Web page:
Sellers in middle-market private equity deals are driving harder bargains on the terms of the equity—or rollover--they receive as payment, according to a new report by Goodwin Procter. That trend and others outlined in the report, based on a survey of the law firm’s network of PE clients and associates, are signs that sellers seem to be gaining more of an upper hand in deal negotiations, says Goodwin partner Chris Wilson, a collaborator on the report.

For middle-market deals—those with less than $2 billion in enterprise value--Goodwin’s 2018 Rollover Survey report shows that the practice of requiring some level of rollover has decreased to 63 percent from 70.7 percent in 2015. The form of the rollover equity in the post-acquisition companies that is paid to the sellers is increasingly identical or nearly identical to the equity that the buyers issue to themselves, says Wilson, who is based in Boston.

Previously, more buyers would issue rollover equity to sellers that came with restrictions, such as allowing the buyers to receive their investment capital back before the sellers were paid in any future sale of the company, Wilson says.

“I’m seeing less and less of that; less and less of these protected provisions that operate to the benefit of the buyer. And buyers are saying: ‘You’ll get the same ownership interest in the acquisition vehicle that we’re getting,’” he says.

According to the report, 59 percent of the survey respondents reported that they ranked sellers’ rollover securities on equal footing with the securities purchased by the buyers’ funds, up from 52.6 percent in 2015.

Other middle-market transaction trends have been driven by higher valuations, the report states. The average rollover size (as a percentage of equity value) reported by the survey respondents was 16.6 percent, down from 24.1 percent in 2015, which was partly due to higher valuations enabling sellers to rollover a meaningful amount of capital at a lower percentage, according to the report. Also, 94 percent of respondents stated that their firms always subject rollover interest to drag-along rights, meaning that the seller must agree to any future sale of the post-acquisition company initiated by the PE firm. That figure was up from 75 percent in the 2015 Goodwin survey, and a sign of higher valuations putting pressure on rollover terms.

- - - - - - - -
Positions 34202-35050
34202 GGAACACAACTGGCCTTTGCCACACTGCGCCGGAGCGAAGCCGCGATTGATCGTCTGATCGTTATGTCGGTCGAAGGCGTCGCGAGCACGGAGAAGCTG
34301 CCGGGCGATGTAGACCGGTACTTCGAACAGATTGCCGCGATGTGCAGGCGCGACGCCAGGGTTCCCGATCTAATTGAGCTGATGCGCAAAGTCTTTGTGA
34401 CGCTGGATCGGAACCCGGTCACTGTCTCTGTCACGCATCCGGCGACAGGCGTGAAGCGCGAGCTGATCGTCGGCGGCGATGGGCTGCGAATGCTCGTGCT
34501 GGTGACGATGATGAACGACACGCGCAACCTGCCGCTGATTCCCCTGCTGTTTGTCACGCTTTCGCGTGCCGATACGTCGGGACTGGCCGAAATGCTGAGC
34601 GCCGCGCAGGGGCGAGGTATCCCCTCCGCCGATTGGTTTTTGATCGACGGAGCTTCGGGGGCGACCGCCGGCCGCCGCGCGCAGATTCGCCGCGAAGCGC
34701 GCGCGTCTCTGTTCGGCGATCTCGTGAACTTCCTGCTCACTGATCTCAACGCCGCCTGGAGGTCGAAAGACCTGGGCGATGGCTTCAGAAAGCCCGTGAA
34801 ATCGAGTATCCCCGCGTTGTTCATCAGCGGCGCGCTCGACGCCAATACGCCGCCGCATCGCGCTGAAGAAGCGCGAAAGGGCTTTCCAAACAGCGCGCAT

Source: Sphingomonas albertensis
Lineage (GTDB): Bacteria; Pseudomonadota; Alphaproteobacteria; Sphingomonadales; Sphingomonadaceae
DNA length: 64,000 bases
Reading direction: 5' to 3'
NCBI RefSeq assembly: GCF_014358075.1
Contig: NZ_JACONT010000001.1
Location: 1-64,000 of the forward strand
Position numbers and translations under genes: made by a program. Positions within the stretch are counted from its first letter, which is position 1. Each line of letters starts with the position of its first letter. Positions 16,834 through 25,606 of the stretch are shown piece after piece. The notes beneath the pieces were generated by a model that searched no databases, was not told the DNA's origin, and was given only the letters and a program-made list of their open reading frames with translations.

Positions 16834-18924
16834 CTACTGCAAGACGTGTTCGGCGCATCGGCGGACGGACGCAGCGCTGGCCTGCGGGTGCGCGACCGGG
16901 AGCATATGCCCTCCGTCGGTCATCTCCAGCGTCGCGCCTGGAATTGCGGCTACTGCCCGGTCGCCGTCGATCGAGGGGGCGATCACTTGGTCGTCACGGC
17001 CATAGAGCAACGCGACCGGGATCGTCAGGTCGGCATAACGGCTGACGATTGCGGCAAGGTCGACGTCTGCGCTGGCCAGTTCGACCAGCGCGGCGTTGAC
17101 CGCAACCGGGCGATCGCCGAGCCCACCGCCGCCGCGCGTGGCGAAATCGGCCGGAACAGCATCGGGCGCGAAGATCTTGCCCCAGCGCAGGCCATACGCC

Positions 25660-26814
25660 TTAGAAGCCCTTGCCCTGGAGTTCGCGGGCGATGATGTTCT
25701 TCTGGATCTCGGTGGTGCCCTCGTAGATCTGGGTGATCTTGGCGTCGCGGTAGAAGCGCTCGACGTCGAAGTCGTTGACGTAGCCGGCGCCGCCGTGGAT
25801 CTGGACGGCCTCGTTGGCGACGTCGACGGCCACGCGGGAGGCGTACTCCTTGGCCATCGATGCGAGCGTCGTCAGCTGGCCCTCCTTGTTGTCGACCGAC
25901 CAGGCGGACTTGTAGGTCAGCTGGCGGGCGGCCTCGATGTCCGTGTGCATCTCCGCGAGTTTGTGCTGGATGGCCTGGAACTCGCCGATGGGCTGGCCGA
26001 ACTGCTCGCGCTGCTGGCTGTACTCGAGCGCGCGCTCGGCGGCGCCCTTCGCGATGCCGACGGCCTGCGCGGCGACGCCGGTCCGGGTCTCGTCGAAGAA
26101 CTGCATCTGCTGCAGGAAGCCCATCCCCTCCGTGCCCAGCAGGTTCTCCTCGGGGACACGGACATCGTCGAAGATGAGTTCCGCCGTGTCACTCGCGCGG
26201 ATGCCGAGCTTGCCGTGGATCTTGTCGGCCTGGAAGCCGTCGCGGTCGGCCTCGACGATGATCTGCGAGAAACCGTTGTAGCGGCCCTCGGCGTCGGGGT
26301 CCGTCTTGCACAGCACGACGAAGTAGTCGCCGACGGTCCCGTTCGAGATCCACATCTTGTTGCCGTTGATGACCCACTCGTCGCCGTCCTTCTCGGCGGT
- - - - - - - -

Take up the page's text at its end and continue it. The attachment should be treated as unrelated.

Another trend related to higher valuations, according to Goodwin: The average size of the management equity incentive pools offered by the sponsors in the survey was 9.5 percent, down from 11.3 percent in 2015 and 12.6 percent in 2013, indicating that increased valuations are driving an enhanced sensitivity to dilution from a manager pool.

For management team and employee incentive plans, more buyers are turning to awarding new equity stakes, or profits interest: 43 percent of the respondents, up from 22.8 percent in 2015. Profits interest is now the preferred structure for management equity in their transactions, more popular than stock options partly because of the tax advantages for the employees, Wilson says.

The Goodwin report also details some potential market benchmarks that could help PE firms in their negotiations with sellers over rollover and other terms of acquisitions. For example, when rollover securities are subject to a buyback at fair market value, 47 percent of the survey respondents had the issuer’s board determine the value; 18 percent had an independent appraisal determine the value.